1. Menu of Page: "Block content..." or edit urlfilter.ini

I'm having difficulty with this.  In the UK version of google here:

http://www.google.co.uk

How do you block just the google picture?  This picture disappears when you right click and select "Block content..." so you cannot select it.  And reappears afterwards.

Offline tinypoodle

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Re: How does Opera do the equivalent of these?
« Reply #6 on: January 04, 2011, 06:12:42 PM »
That logo doesn't seem to behave like a "regular" image as it also does not produce any context menu.

You could try to inspect it with dragonfly: Alt-t > a > d

Edit: However, the logo would disappear simply by disabling images.

The logo on http://www.google.com/webhp?hl=en behaves as any image, context-menu and subject to content blocking.
« Last Edit: January 04, 2011, 06:21:08 PM by tinypoodle »
"Software gets slower faster than hardware gets faster." Niklaus Wirth - A Plea for Lean Software (1995)

Offline Ulysses_

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Re: How does Opera do the equivalent of these?
« Reply #7 on: January 04, 2011, 06:24:43 PM »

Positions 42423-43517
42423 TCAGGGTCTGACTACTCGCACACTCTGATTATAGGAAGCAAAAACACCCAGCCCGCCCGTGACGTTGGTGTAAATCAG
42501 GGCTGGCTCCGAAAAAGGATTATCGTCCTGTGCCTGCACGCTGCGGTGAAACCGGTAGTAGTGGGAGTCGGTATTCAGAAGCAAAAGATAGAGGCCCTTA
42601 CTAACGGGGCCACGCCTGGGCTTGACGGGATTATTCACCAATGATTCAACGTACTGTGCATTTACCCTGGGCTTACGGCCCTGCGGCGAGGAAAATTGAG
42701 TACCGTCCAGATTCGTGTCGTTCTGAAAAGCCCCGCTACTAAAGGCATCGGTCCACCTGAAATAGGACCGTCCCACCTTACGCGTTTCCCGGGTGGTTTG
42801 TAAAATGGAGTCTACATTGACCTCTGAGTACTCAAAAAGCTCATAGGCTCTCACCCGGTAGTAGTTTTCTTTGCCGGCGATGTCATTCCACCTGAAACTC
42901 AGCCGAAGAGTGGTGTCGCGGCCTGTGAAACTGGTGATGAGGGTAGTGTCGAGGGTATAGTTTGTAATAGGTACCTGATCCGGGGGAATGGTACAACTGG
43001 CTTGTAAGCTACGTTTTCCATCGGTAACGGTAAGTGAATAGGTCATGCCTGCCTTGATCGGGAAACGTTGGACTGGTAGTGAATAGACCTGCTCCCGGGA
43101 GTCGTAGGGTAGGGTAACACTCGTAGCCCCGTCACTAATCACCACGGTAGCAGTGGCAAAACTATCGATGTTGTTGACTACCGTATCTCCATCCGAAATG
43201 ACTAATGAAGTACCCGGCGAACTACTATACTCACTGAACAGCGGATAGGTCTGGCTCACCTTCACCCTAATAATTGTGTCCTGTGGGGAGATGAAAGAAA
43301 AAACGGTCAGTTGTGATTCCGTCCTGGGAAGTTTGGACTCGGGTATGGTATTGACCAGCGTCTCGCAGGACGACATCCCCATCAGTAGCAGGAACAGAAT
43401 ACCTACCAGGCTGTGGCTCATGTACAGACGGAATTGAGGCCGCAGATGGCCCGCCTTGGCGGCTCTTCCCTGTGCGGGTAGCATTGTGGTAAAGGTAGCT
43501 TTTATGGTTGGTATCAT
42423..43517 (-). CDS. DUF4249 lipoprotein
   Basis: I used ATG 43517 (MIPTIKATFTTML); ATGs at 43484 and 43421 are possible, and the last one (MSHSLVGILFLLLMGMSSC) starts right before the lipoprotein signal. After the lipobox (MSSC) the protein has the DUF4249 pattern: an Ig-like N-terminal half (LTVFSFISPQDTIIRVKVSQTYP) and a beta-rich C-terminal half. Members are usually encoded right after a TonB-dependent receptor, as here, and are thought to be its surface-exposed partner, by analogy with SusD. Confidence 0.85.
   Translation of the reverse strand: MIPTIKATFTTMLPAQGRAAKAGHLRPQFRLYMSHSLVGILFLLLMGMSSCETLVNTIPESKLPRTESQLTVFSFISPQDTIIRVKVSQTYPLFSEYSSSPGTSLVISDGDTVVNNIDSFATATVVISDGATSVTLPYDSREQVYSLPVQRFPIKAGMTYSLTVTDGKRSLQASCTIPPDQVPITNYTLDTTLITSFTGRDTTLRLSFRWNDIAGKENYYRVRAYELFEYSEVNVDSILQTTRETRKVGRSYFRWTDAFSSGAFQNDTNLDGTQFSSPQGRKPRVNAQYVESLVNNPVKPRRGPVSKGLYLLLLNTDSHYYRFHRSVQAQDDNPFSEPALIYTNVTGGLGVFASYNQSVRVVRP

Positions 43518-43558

Then it's something we'll have to live with for now.

You might be interested in the following, many security-conscious firefox users have it installed, especially TOR users, it comes with hacker-favourite live CD backtrack:

Quote
Quote
2. Can specific scripts be blocked (not all scripts but specific ones coming from other sites, eg googleAnalytics)?

2. I could imagine that might be possible with user javascript.

NoScript for firefox is it.  And now there is an Opera equivalent, BlockIt:

http://www.ghacks.net/2010/02/02/opera-noscript-alternative-blockit/

Offline Harnessmaker

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Re: How does Opera do the equivalent of these?
« Reply #8 on: April 11, 2011, 06:14:38 PM »
Replying to you from Opera 11.01, but I think the following Opera features have remained constant for a while and will probably apply to your version:  

If you use F12, the quick preferences menu will appear, to let you turn off a lot of features, plus a link to edit preferences for specific sites.

Using the main menu>tools>preferences will give you wider selections of similar choices. (Caution: the shortcut for this in Opera is normally Control+F12, but AVOID this shortcut in tc, or you will end up at Desktop 12 wondering what happened to your browser!!!)